‘Mrs Sydney’ (Pat Firman) prepares an evening meal for her husband with her newly acquired electric range while a voice-over emphasises the stove’s economy and efficiency. At the end of the advertisement, she asks to camera: ‘you’ll all eventually cook with electricity so why not now?’
The emphasis on economy in this advertisement – of time and of money – is the main selling point of this electric range. In response to the question ‘can I afford it?’, the voice-over assures that ‘the fact is, you cannot afford to be without one’. The stove’s efficiency and ease allows Mrs Sydney to cook a meal ahead of time with no fuss and seemingly no mess. She tells us that the Sydney County Council sells electric ranges with no deposit and five years to pay – an extremely tempting offer given that the Second World War was just beginning and Australians were coming out of a Depression. Today, energy consumption (or rather, where that energy comes from) is a hot political issue. But in the 1940s, electric cooking was just one of many inspired ways to convince householders that electricity use was not just economically sensible, but that electric cooking was the way of the future.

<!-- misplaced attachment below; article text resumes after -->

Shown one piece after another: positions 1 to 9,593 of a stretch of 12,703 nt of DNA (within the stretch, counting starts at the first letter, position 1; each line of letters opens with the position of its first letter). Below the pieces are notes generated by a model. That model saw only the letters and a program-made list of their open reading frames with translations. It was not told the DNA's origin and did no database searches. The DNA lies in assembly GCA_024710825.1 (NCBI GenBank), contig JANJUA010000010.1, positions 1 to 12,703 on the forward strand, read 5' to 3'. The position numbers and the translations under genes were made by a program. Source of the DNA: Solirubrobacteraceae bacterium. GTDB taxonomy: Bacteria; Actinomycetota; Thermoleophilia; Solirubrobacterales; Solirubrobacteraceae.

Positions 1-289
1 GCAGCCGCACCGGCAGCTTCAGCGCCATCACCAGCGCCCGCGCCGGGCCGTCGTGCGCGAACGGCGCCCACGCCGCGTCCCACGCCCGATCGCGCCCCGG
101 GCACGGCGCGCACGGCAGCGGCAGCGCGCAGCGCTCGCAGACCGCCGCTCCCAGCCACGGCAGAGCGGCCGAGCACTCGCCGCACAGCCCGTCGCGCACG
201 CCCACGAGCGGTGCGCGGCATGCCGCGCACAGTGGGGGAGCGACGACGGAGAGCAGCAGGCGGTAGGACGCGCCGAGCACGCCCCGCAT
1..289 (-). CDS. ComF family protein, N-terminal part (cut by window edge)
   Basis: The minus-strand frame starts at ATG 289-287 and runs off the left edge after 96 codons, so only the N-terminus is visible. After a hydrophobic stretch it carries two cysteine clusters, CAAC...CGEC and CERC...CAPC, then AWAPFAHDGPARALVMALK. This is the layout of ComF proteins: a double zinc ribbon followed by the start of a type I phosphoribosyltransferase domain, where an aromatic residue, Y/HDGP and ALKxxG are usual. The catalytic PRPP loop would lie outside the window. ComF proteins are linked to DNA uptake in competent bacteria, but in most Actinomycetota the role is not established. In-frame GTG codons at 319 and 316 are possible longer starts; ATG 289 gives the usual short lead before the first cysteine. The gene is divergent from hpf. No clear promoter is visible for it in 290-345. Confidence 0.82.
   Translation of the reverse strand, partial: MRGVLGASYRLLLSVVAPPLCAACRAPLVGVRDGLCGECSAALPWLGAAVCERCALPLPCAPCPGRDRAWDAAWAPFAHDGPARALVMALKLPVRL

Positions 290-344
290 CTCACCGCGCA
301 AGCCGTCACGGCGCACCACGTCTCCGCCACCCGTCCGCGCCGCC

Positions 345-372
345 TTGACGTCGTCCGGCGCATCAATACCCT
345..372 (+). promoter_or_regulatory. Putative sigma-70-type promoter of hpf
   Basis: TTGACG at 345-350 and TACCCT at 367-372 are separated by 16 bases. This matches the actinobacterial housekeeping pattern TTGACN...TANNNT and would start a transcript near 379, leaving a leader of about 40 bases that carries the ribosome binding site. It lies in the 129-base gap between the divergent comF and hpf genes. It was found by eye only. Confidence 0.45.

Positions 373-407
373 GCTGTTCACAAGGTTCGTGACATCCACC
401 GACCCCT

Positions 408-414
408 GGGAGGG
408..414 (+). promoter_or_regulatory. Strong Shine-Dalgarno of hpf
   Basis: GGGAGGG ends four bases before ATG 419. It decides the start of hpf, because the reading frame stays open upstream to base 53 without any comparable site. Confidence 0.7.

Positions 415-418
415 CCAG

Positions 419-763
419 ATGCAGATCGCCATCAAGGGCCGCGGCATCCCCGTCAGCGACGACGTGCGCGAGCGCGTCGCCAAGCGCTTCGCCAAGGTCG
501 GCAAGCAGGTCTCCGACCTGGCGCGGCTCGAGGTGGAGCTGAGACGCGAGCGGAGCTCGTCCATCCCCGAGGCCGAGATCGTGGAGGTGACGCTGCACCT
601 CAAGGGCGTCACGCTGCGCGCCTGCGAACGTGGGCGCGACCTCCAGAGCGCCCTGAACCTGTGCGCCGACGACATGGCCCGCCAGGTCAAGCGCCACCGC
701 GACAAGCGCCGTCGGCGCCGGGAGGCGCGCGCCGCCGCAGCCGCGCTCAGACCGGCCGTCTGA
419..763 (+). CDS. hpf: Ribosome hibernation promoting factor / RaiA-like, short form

An electric stove similar to the kooka which is advertised here, can be seen in actual domestic use in the 1950 home movie Clarke, R Sydney Diary.